Posts Tagged ‘ foods ’

kilome Avocadoes

Can be served with slices of bread as a snack

or Served – ‘Hot n Sweat’

to thrill your tongue..

​the only thing local parents/traders warrat you, is..

Nzumbula/’Mukwaju’ (Tamarind)

Tamarind cultivation is nearly comparable with mango cultivation. Tamarind is a drought resistant tree, if grafted seedlings are planted can yield within 5years.
You can plant 7m X 7m distance. In this pattern, u can accommodate 204 plants in an hectare (around 80 plants in an acre)

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THE TAMARIND (Tamarindus indica) is a hardy tree well adapted to the semi-arid tropics.
This economically important tree is ideal for farm-forestry in the drought-prone regions. It is popularly referred to as indian dates.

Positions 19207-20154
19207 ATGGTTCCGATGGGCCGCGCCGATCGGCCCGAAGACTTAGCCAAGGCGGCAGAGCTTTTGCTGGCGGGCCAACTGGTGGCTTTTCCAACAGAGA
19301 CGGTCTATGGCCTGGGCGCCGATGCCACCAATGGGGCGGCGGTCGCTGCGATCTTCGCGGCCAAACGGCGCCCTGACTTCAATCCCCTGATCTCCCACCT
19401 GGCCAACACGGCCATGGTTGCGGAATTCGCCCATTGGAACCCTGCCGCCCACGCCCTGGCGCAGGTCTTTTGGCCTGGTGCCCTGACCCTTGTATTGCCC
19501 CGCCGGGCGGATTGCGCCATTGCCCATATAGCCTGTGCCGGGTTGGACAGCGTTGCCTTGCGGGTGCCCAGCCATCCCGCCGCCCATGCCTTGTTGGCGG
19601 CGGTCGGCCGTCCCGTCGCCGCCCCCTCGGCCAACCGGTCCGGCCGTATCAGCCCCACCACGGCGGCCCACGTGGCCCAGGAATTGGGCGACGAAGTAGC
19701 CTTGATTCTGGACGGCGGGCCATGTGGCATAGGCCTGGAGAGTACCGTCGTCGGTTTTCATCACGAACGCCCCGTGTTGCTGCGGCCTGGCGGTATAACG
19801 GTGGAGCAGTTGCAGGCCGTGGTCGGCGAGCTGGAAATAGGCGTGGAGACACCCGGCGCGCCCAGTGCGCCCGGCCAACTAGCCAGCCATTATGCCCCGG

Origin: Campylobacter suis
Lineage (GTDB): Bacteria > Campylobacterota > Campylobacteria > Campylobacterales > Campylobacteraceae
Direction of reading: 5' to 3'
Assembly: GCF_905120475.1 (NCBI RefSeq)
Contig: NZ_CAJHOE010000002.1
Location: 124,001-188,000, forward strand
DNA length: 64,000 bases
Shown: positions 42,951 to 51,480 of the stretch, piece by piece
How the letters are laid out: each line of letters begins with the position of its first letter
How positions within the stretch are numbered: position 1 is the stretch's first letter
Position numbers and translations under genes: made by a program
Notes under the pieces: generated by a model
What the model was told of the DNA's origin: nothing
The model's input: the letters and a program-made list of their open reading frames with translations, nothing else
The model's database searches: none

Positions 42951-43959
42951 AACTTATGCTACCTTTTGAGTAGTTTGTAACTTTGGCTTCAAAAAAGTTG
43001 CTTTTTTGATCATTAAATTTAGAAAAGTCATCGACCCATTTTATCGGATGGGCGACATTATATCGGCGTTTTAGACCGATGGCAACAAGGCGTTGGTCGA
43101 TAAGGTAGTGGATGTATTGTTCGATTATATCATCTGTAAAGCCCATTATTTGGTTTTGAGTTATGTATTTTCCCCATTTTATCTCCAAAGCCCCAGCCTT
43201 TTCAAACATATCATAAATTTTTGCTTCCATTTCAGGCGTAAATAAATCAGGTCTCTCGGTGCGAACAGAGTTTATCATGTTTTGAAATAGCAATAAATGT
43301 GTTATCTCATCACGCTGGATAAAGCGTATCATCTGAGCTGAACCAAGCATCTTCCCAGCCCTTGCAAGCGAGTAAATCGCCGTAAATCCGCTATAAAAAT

The tamarind tree can serve as an
insurance crop and a “pension crop” for the farmers in the dry belts.
The time for a tamarind tree to reach its first harvest will vary, depending on the method of propagation.
A tree propagated by bud-grafting will come into bearing in 3 to 4 years, whereas trees propagated by seed may take up to 12 years. Practical management and local conditions will also affect the time for trees to bear. A well tended tree, grown from seed, in an open area will come into bearing in about 7years. Regardless of the method of propagation, pod yield should stabilise after 15 years.

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The tree has a pod bearing capacity of 50-60 years, but may yield fruit for over 200 years.
Fruit ripeness and yield Pod skin colour does not change rapidly with maturity and individual fruits mature at different times, so harvesting should be carried out
selectively. Mature fruits should have a brown shell, while immature pods have a green skin.
At maturity, the fruits are filled with a sticky brown to reddish-brown pulp and the seeds become hard and glossy.